The raw data supporting the conclusions of this article will be made available by the authors, without undue reservation.
The animal study was reviewed and approved by Institutional Animal Care and Use Committee, Sackler Faculty of Medicine, Tel-Aviv University, ID TAU-R 100106.
IB-A and ML designed the experiments and wrote the manuscript. ML had carried out the experiments. RS participated in the design and coordination, helped drafting the manuscript, and supervised the study. All authors read and approved the final manuscript.
This work was supported by a grant from the Israel Science Foundation [Grant Number 1816/13 to IB-A].
Conflict of Interest
The authors declare that the research was conducted in the absence of any commercial or financial relationships that could be construed as a potential conflict of interest.
The reviewer AB declared a shared affiliation, with several of the authors ML and RS to the handling editor at the time of the review.
All claims expressed in this article are solely those of the authors and do not necessarily represent those of their affiliated organizations, or those of the publisher, the editors and the reviewers. Any product that may be evaluated in this article, or claim that may be made by its manufacturer, is not guaranteed or endorsed by the publisher.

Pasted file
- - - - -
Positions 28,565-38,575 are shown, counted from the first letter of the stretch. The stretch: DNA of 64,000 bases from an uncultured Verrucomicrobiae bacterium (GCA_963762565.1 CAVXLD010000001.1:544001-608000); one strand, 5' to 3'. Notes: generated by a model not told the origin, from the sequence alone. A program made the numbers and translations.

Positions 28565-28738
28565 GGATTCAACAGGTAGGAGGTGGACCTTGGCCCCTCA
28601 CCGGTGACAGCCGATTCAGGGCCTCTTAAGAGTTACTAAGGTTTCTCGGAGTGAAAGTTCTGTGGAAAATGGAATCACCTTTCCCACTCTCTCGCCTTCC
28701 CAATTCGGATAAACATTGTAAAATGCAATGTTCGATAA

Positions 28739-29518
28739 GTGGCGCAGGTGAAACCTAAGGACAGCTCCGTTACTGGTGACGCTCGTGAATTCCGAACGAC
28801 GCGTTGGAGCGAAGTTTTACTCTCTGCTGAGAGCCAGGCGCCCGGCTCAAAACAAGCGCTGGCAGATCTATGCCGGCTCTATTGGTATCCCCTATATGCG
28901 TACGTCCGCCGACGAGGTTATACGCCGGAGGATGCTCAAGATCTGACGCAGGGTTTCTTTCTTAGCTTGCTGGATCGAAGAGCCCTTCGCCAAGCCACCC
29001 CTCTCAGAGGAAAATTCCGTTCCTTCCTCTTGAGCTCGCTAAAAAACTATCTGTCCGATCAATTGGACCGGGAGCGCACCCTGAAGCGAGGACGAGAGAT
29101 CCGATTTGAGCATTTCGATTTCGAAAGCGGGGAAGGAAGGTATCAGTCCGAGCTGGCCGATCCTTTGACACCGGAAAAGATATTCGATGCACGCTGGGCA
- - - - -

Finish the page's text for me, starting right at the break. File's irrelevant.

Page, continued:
The authors are grateful to Ruth Kaplan-Kraicer, Sackler Faculty of Medicine, Tel Aviv University for her help in preparing the manuscript.
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Keywords: fertility, irinotecan, CPT-11, gonadotoxicity, testis, ovary
Citation: Levi M, Ben-Aharon I and Shalgi R (2022) Irinotecan (CPT-11) Treatment Induces Mild Gonadotoxicity. Front. Reprod. Health 4:812053. doi: 10.3389/frph.2022.812053
Received: 09 November 2021; Accepted: 15 February 2022;
Published: 14 March 2022.
Edited by:Eitan Lunenfeld, Ariel University, Israel
Reviewed by:Avi Ben Haroush, Tel Aviv University, Israel
Ali Shalizar-Jalali, Urmia University, Iran
Copyright © 2022 Levi, Ben-Aharon and Shalgi. This is an open-access article distributed under the terms of the Creative Commons Attribution License (CC BY). The use, distribution or reproduction in other forums is permitted, provided the original author(s) and the copyright owner(s) are credited and that the original publication in this journal is cited, in accordance with accepted academic practice. No use, distribution or reproduction is permitted which does not comply with these terms.
*Correspondence: Ruth Shalgi, email@example.com; Mattan Levi, firstname.lastname@example.org